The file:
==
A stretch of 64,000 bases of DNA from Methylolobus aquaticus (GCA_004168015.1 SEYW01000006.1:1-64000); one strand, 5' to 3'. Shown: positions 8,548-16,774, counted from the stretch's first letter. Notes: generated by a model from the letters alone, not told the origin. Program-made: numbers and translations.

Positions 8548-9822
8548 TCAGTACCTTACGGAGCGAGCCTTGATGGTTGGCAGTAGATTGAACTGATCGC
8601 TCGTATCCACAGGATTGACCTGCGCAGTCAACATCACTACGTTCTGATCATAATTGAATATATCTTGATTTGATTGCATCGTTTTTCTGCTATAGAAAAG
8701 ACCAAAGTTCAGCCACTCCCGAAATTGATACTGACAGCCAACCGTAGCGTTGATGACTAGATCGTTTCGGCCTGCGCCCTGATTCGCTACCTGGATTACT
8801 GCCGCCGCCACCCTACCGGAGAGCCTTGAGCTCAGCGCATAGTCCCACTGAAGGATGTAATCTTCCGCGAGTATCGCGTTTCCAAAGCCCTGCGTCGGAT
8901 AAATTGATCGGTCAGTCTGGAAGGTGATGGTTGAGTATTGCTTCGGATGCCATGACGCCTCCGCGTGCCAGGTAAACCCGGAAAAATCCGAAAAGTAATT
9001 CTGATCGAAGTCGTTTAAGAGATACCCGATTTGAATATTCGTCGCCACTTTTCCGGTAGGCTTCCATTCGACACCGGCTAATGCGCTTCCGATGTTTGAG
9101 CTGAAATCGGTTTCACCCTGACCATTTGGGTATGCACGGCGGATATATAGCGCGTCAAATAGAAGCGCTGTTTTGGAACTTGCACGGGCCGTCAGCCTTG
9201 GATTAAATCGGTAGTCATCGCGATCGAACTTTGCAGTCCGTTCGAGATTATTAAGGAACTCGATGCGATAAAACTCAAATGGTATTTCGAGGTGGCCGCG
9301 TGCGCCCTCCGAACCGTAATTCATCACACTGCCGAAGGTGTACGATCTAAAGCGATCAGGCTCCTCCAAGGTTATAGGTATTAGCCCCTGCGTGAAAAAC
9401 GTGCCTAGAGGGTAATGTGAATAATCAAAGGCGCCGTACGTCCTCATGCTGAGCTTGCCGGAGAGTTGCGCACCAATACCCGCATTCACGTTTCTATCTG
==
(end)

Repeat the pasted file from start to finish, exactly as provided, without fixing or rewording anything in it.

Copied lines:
A stretch of 64,000 bases of DNA from Methylolobus aquaticus (GCA_004168015.1 SEYW01000006.1:1-64000); one strand, 5' to 3'. Shown: positions 8,548-16,774, counted from the stretch's first letter. Notes: generated by a model from the letters alone, not told the origin. Program-made: numbers and translations.

Positions 8548-9822
8548 TCAGTACCTTACGGAGCGAGCCTTGATGGTTGGCAGTAGATTGAACTGATCGC
8601 TCGTATCCACAGGATTGACCTGCGCAGTCAACATCACTACGTTCTGATCATAATTGAATATATCTTGATTTGATTGCATCGTTTTTCTGCTATAGAAAAG
8701 ACCAAAGTTCAGCCACTCCCGAAATTGATACTGACAGCCAACCGTAGCGTTGATGACTAGATCGTTTCGGCCTGCGCCCTGATTCGCTACCTGGATTACT
8801 GCCGCCGCCACCCTACCGGAGAGCCTTGAGCTCAGCGCATAGTCCCACTGAAGGATGTAATCTTCCGCGAGTATCGCGTTTCCAAAGCCCTGCGTCGGAT
8901 AAATTGATCGGTCAGTCTGGAAGGTGATGGTTGAGTATTGCTTCGGATGCCATGACGCCTCCGCGTGCCAGGTAAACCCGGAAAAATCCGAAAAGTAATT
9001 CTGATCGAAGTCGTTTAAGAGATACCCGATTTGAATATTCGTCGCCACTTTTCCGGTAGGCTTCCATTCGACACCGGCTAATGCGCTTCCGATGTTTGAG
9101 CTGAAATCGGTTTCACCCTGACCATTTGGGTATGCACGGCGGATATATAGCGCGTCAAATAGAAGCGCTGTTTTGGAACTTGCACGGGCCGTCAGCCTTG
9201 GATTAAATCGGTAGTCATCGCGATCGAACTTTGCAGTCCGTTCGAGATTATTAAGGAACTCGATGCGATAAAACTCAAATGGTATTTCGAGGTGGCCGCG
9301 TGCGCCCTCCGAACCGTAATTCATCACACTGCCGAAGGTGTACGATCTAAAGCGATCAGGCTCCTCCAAGGTTATAGGTATTAGCCCCTGCGTGAAAAAC
9401 GTGCCTAGAGGGTAATGTGAATAATCAAAGGCGCCGTACGTCCTCATGCTGAGCTTGCCGGAGAGTTGCGCACCAATACCCGCATTCACGTTTCTATCTG